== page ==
My mother-in-law is literally a nightmare. When I was getting married, I was so afraid of her that I gave into all of her demands. Looking back, I had a dress that I didn’t really like [had to be super-conservative] a room full of her friends, a band that she chose [awful] and a zillion other little things that I really didn’t want. That, and during the ceremony, my bridesmaids came to me to tell me she was crying in the bathroom. Oh, and did I mention she boycotted the brunch the next day? If I had known her better, I would have realized that nothing would make her happy.

Common Problem. We hear stories all the time about brides and grooms that are blissfully happy until the families [on either side] get involved with the wedding planning and details. Your ability to manage that situation may predict your ability to navigate family politics together in the years to come.

Have you ever dated a guy who didn’t like his parents and you meet them and you think, “why doesn’t he like them. They are such wonderful people?” Then, six months into the relationship, you realize that they are completely awful but by that time you have become “friends” with them and it is too hard to get rid of them?

Here is our itty-bitty piece of advice on this one: If you love your bride/groom, trust their judgement and follow their lead. If they think their parents are a nightmare, chances are their opinion is a lot more fact based than yours will be. Don’t try to be the bridge-builder or healer or you will wind up sorely disappointed, as this bride found out.

So how to deal with your mother-in-law? (more…)

September 14, 2010 at 3:36 pm Leave a comment

I Saved Money in the Wrong Places

When I started planning my wedding I basically just went through and asked for everything on my wish list. At some point, it hit me like a ton of bricks how fast all of the bills were piling up. I couldn’t belive how much money I was spending and I went into panic mode cutting things left and right.

We all get there.

You are planning you wedding and you just lose sight of everything you are spending because it is all indifferent places: the photographer, the florist, the hotel, the welcome baskets, etc. When you sit down and add it up, you basically have a heart attack. It’s kind of like getting your credit card at the end of the month, you don’t see one charge for more than $150 but yet your bill is $1,500 and you can’t figure out how you did it. (more…)

September 13, 2010 at 6:24 pm Leave a comment

We didn’t take enough time to plan our honeymoon

I don’t know exactly how it happened, but somewhere along the way we became so consumed with our wedding planning that we forgot to plan our honeymoon. At the last minute, we booked to go to Tahiti thinking ‘it is February in the US so summer in Tahiti so that will be good.’ When we arrived at the hotel, it was half empty, half closed and hotter than you can possibly imagine. Thankfully, we were headed off to New Zealand and that saved the trip or it would have been a total bust!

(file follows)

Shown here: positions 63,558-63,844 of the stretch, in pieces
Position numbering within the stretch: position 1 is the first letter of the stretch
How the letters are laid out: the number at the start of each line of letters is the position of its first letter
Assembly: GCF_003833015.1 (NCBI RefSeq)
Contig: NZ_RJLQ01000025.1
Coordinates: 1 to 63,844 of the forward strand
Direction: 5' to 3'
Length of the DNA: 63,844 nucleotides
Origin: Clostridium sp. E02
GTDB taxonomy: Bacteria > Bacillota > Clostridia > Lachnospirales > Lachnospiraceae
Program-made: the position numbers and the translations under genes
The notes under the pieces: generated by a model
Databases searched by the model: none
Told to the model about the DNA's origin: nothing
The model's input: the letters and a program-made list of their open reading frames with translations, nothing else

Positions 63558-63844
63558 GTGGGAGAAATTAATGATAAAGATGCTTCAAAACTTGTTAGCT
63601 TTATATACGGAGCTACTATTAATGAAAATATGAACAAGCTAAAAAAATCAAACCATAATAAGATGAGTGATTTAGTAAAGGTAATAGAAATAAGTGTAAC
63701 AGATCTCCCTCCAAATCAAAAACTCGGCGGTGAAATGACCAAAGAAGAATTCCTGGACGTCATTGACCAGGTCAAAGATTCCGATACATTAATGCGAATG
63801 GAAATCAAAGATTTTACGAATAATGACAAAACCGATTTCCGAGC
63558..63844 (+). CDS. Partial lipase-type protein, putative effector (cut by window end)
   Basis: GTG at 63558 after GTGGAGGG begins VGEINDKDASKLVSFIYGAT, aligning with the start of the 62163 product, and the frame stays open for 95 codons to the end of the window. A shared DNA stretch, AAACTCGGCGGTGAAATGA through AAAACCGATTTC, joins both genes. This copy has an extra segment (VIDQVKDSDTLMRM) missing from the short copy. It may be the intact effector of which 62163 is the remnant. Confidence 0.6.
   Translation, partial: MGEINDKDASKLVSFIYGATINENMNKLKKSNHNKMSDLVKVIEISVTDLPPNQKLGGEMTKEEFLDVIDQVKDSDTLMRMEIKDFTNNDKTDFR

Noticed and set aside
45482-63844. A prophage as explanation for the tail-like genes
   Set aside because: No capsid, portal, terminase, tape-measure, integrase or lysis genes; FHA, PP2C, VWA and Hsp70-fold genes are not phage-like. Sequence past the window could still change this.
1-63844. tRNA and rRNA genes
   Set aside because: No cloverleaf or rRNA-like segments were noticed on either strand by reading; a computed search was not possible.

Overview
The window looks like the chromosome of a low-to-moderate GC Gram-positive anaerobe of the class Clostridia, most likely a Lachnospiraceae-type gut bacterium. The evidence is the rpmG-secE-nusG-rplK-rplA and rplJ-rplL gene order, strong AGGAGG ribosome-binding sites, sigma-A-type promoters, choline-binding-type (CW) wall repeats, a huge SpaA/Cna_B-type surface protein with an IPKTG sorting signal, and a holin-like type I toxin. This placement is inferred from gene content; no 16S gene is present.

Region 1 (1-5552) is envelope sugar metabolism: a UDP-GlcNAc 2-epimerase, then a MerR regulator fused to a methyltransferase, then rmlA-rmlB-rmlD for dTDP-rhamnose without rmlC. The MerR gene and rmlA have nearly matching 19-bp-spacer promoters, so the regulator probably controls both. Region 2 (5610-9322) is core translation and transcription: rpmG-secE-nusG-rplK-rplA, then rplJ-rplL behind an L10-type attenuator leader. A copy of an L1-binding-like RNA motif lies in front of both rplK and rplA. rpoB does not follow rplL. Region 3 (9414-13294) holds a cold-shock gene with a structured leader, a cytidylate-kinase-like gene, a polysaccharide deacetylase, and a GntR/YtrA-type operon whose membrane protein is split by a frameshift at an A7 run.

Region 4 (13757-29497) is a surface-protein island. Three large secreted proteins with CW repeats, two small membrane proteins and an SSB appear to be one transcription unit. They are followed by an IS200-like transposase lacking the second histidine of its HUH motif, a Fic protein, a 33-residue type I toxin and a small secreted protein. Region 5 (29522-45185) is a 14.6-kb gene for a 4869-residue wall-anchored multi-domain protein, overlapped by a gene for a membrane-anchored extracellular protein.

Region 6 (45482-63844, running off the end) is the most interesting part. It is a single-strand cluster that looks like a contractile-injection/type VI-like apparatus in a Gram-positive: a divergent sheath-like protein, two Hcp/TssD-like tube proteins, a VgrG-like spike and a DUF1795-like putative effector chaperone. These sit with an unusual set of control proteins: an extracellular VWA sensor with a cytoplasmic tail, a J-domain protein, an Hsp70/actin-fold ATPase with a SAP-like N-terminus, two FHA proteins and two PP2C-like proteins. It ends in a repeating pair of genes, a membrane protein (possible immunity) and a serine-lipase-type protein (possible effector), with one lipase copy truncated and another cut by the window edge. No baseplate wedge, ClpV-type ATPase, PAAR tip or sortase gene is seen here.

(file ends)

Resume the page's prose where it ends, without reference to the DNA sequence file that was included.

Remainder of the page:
To me, this is totally understandable. The wedding details become so all consuming that planning the honeymoon actually becomes somewhat of an afterthought. You figure that you will pick a great hotel and then everything will take care of itself from there. Even if you don’t have a lot of time to plan the honeymoon, make sure you at least cover these few important points before you go. (more…)

September 2, 2010 at 3:37 pm Leave a comment

Our hotel charged us a fortune for our room block!

We booked our venue and when we went to negotiate the room block, the prices were absurd. The banquet manager said she couldn’t really help us as the group reservations person was a different person altogether. It wound up that half of our friends had to stay about 1.5 miles from the reception site and we were so upset.

The thing about doing your wedding is that you get only one chance to do things the way that you want them. There is no possibility of learning from your mistakes. That means you have to learn from the way that other people did their weddings and not make the same mistakes. One thing to learn is that every aspect of the contract with your venue should be negotiated before you sign any part of it. That means, the actual wedding, the room block, any rehearsal dinner you may have in one of the hotel restaurants and any other amenities [airport transfers, etc] that you want for your wedding party. (more…)

August 31, 2010 at 3:49 pm 1 comment

Rehersal dinner was way toooo fun…..

My friends are fun. Perhaps I should have known that putting them all together in a restaurant with an open bar was a recipe for disaster, but I didn’t think it through. Everyone had so much fun but were completely hung over the next day and our wedding seemed like a downer compared to the rehearsal dinner!!

Though we agree it is important to know your audience, this one is tricky. I mean, you want your friends to have a good time but not too good a time? That is a hard balance to strike. If you have an inkling that your crew may be the type to party like rock stars on the night before the concert, we have a few suggestions for you……. (more…)

August 19, 2010 at 3:24 pm Leave a comment